Without warning, she leaned forward and placed her hands on my knees, smiling despite my shocked distain. “Feel better, then.”
I stared in disgusted fascination as she stood and retreated up the stairs without so much of a glance backward. For a few immeasurable moments, I waited there on the steps, tinny notes of my music leaking from my headphones, which now rested around my neck. The back of my head was pulsing worse than it had been before the stranger brought it up, and now the thought of standing and going to class was even less appealing.
When the bell rang through the campus, I rolled my head backward, leaning against the wall behind me.
The stairs weren’t getting any shorter.
Of course, they were all staring at me.
I felt eyes on me the moment the bell sounded through the halls, and the teacher ended the lesson for the day. Even though I’d anticipated being the center of attention (at least until something more interesting came along), I still felt as if I’d been put up on display like a slab of meat. Expectation never seemed to dull the impact of something that I’d hoped to avoid.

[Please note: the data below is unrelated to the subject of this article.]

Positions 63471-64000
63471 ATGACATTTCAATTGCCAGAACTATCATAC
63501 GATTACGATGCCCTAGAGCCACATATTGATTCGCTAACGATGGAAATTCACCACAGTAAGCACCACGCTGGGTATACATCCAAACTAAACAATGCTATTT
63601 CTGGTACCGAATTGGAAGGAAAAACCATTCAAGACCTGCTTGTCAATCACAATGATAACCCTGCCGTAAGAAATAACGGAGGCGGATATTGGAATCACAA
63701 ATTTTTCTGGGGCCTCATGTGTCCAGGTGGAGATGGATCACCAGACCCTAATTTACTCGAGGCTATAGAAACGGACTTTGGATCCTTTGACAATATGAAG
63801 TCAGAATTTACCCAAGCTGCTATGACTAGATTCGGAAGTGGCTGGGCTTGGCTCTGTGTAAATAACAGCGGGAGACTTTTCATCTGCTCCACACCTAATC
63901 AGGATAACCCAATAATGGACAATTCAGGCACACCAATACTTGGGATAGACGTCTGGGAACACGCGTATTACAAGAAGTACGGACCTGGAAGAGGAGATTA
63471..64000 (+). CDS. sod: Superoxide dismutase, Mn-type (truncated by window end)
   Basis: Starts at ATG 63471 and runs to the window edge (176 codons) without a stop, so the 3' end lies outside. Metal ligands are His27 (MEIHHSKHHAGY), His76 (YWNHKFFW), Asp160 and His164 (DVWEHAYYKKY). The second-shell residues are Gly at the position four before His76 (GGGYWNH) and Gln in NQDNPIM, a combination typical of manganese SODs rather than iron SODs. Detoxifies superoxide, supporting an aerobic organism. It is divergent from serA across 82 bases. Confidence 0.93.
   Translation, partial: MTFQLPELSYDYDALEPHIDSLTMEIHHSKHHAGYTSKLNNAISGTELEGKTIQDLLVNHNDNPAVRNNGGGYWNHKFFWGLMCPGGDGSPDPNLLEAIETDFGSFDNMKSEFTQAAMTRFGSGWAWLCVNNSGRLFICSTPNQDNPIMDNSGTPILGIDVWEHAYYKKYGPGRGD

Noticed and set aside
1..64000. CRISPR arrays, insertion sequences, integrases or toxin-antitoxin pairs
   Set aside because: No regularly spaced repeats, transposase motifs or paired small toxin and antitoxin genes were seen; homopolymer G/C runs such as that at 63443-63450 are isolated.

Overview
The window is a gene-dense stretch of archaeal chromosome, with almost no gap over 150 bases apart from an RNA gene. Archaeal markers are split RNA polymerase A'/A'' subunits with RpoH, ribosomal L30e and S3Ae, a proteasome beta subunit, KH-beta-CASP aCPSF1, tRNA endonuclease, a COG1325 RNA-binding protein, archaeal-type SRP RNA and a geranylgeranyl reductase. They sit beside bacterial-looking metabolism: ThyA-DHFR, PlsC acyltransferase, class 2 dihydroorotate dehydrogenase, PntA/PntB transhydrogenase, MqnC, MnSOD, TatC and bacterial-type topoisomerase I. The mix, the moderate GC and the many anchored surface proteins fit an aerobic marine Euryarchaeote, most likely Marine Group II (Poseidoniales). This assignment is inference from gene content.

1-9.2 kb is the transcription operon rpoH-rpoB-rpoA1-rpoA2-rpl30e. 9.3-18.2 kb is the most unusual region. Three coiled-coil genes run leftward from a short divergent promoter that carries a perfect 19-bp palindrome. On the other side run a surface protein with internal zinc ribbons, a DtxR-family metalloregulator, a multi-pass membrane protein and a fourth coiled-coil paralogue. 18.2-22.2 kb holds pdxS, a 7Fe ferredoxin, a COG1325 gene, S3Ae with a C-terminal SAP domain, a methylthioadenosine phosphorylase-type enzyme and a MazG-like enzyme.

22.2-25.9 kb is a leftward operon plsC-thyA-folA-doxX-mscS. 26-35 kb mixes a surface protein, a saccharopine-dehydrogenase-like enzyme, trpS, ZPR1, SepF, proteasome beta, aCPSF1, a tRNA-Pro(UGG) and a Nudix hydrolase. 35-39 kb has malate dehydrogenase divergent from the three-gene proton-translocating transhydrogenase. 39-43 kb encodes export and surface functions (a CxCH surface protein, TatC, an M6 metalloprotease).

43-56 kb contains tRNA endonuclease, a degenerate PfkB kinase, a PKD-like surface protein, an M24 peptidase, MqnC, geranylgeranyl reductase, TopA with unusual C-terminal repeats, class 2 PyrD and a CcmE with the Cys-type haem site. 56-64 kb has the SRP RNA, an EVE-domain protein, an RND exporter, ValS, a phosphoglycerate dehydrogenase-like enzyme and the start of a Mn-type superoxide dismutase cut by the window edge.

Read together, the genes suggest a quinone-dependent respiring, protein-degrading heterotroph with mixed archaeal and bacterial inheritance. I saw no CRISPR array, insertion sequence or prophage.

No one spoke, though, as par usual. They didn’t need to, with the way their eyes were boring holes through my skull.
I collected my things and slipped my headphones around my neck, standing from my seat and ignoring the glances thrown my way as I left the classroom. Voices erupted the moment I reached the hallway, and if any of them were foolish enough to believe that I couldn’t hear, then they deserved to be clobbered over the head.
Or perhaps thrown off of a motorcycle.
After I’d escaped the classroom, I started down the maze of hallways, heading toward the nurse’s office, where one of my many doctors had promised to prepare a place for me to rest. While I wasn’t one to accept any stranger’s help or advice, I was all in favor of skipping class (and all the judgmental glances) and taking a nap in the nurse’s office.
At the office, the door was already open, and the nurse was absorbed in something on a glowing computer screen at her desk. I entered the room slowly, knocking the back of my fist against the doorframe and making her jump.
She stood quickly, brushing her hands off on her skirt and smiling. “You startled me. What can I do for you?”